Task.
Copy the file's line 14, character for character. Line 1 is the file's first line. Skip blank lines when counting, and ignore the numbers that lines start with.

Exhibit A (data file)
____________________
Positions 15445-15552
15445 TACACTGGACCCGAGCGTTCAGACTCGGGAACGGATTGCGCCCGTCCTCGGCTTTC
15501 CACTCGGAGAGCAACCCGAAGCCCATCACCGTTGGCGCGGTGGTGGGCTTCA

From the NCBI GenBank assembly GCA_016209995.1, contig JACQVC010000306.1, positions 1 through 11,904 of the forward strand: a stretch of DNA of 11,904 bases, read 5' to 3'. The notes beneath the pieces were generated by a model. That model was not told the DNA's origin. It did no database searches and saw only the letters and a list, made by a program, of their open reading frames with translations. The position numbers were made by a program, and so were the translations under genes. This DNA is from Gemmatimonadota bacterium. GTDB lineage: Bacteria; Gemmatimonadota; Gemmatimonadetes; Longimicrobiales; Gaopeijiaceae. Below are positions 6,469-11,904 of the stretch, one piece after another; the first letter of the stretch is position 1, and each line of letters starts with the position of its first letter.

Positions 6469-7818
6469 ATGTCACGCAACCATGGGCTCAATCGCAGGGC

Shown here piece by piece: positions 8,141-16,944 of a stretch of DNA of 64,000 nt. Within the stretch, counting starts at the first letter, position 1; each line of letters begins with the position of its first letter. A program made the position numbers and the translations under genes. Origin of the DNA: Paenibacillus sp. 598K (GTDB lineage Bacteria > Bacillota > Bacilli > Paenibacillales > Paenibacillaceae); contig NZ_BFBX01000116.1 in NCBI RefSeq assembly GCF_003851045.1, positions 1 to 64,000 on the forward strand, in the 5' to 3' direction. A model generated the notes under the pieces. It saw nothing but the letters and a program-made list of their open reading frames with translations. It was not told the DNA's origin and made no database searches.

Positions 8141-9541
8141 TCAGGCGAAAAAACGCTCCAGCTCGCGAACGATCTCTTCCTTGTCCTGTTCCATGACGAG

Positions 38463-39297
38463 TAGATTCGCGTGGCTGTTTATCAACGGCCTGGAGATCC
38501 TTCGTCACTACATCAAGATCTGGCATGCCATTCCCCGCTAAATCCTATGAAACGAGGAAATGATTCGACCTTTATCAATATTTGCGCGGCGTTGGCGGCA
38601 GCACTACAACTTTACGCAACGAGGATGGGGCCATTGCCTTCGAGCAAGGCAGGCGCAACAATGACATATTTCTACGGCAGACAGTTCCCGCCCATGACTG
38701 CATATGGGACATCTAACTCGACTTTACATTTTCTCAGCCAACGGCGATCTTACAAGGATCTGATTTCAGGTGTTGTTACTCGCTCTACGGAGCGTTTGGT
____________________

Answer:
38701 CATATGGGACATCTAACTCGACTTTACATTTTCTCAGCCAACGGCGATCTTACAAGGATCTGATTTCAGGTGTTGTTACTCGCTCTACGGAGCGTTTGGT